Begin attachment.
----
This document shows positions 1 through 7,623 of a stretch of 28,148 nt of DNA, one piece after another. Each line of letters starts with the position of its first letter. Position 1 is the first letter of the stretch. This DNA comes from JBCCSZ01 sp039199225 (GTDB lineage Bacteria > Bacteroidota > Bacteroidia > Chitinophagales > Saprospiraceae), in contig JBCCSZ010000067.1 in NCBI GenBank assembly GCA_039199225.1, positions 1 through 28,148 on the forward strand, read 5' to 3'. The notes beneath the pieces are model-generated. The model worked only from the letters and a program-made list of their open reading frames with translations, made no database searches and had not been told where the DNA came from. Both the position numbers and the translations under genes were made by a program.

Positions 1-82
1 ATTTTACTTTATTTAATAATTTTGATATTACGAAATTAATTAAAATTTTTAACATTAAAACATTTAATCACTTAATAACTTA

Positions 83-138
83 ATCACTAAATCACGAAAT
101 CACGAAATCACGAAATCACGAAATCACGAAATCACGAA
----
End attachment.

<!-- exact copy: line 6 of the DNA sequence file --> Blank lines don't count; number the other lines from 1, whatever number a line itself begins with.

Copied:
101 CACGAAATCACGAAATCACGAAATCACGAAATCACGAA